A new two-part geomorphology classification scheme to classify and map the seabed

Maps of seabed geomorphology provide fundamental decision-ready information for ocean planning and the sustainable management of Australia’s rapidly growing ocean economy. For example, maps illustrating the distribution of seamounts, reefs and sandy bedforms can be used to infer broad habitat types and hotspots for biodiversity, as well as seabed stability and risks to infrastructure like offshore windfarms. Seabed geomorphology maps can also be used to reconstruct how sea levels and ocean currents have changed in the past, which helps scientists understand how they may respond to future climate change.

Geoscience Australia has led an international collaboration with partners at the British Geological Survey, Geological Survey Ireland, Norges geologiske undersøkelse (NGU) and University College Cork to develop a new ocean best practice standard for mapping seabed geomorphology (Figure 1). Seabed morphology maps are created by analysing bathymetry data to map seafloor “Features” that are defined using Part 1 Morphological terms (Dove et al, 2020). Part 2 uses additional data to classify these mapped shapes with their geomorphic interpretation. The Part 2 Geomorphology report has just been released (Nanson et al., 2023) and structures hundreds of geomorphic “unit” terms into consistent classification trees representative of five geomorphic Setting (Fluvial, Coastal, Marine, Glacial, Hard Rock) and six Process (Current-induced, Biogenic, Mass movement, Fluid Flow, Karst, Anthropogenic) categories, for implementation within a GIS environment. A comprehensive glossary of these terms is also provided to support the application and uptake of the scheme by diverse users.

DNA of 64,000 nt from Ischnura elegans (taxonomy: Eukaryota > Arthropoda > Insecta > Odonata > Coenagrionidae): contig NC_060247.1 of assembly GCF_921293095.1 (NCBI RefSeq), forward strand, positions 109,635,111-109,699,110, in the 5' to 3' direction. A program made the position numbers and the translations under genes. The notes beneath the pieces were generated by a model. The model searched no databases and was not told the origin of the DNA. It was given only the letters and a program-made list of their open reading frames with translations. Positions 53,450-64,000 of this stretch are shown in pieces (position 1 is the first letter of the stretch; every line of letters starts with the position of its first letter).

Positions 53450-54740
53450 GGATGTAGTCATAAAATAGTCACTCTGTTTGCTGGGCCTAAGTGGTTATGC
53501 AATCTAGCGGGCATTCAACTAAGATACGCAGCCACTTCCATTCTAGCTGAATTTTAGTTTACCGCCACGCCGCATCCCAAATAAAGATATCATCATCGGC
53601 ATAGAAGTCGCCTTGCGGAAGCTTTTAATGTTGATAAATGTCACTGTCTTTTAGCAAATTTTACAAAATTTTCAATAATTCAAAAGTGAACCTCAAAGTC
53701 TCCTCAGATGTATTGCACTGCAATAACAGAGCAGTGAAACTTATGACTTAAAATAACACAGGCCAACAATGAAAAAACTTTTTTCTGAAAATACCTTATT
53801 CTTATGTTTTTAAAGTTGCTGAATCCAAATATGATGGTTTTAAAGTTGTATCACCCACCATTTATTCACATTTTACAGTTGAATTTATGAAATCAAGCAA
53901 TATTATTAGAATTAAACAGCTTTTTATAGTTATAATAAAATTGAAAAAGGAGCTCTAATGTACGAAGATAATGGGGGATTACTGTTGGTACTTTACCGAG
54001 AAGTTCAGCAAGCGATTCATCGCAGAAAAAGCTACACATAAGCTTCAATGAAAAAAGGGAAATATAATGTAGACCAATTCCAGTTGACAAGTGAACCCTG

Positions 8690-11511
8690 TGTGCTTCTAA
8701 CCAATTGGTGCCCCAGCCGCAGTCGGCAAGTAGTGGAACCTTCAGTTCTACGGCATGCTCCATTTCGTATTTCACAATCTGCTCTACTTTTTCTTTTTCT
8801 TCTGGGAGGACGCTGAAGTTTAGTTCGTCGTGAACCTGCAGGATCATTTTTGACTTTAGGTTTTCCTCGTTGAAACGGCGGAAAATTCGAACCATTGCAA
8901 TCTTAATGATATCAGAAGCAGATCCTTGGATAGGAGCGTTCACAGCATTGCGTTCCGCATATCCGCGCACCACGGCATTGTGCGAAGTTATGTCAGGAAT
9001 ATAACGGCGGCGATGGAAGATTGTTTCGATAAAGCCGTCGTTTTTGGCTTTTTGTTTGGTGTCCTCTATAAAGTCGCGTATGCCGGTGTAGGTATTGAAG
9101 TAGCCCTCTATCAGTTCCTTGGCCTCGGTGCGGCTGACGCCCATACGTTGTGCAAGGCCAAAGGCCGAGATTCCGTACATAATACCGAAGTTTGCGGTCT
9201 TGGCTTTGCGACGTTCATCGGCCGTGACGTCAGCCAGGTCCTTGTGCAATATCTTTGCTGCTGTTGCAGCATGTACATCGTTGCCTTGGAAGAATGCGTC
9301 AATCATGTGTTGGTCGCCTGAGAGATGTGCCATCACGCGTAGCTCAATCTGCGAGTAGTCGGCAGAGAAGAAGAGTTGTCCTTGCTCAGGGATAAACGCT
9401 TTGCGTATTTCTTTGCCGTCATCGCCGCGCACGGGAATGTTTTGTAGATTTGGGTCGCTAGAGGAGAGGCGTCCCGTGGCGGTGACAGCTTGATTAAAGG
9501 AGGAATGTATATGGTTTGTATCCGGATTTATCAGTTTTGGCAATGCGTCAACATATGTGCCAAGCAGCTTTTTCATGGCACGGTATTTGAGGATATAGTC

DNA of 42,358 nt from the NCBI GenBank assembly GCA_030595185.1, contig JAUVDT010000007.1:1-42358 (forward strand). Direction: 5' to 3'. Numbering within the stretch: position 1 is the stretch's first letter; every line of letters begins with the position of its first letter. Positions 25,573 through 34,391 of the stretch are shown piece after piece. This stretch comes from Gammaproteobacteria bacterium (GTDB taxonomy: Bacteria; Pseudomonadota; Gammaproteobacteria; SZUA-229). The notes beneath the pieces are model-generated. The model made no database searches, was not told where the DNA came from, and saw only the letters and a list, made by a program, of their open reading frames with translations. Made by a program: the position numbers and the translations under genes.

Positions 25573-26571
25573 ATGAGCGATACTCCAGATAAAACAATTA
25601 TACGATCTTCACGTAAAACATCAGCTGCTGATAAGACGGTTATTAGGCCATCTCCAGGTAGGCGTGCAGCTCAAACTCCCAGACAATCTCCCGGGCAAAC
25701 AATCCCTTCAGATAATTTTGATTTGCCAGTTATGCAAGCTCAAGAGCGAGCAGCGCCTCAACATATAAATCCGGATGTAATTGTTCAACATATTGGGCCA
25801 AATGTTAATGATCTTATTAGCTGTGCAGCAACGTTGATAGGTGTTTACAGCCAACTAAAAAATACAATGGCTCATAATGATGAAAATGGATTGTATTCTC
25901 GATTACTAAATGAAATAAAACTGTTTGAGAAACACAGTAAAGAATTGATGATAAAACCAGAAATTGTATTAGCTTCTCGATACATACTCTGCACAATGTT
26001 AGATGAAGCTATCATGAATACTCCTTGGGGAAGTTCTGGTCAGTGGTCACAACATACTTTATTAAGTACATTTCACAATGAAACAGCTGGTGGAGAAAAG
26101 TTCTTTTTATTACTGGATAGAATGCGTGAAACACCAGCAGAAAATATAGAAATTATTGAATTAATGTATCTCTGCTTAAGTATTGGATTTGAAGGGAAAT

This standardised, multi-scalar and inter-jurisdictional two-part mapping method can be applied locally, regionally, and internationally. We are already applying it with Parks Australia to better understand the potential distribution and diversity of key seabed habitats in Australia’s Marine Parks, including habitats associated with the seamount and platform features of North Flinders Reef (Coral Sea Marine Park) (Figure 2). We look forward to seeing the approach implemented by the seabed mapping community and welcome your feedback.

Rachel Nanson, Mardi McNeil and Andrew Carroll

Geoscience Australia


Dove, D., Nanson, R., Bjarnadóttir, L.R., Guinan,J. , Gafeira, J., Post, A., Dolan, M.F.J., Stewart, H., Arosio, R., Scott, G., 2020. A two-part seabed geomorphology classification scheme (v.2); Part 1: morphology features glossary. https://zenodo.org/record/4071940

Nanson, R., Arosio, R., Gafeira, J., McNeil, M., Dove, D., Bjarnadóttir, L., Dolan, M.F.J., Guinan, J., Post, A., Webb, J.and S. Nichol. 2022. A two-part seabed geomorphology classification scheme. Part 2: Geomorphology classification framework and glossary. https://zenodo.org/record/7804019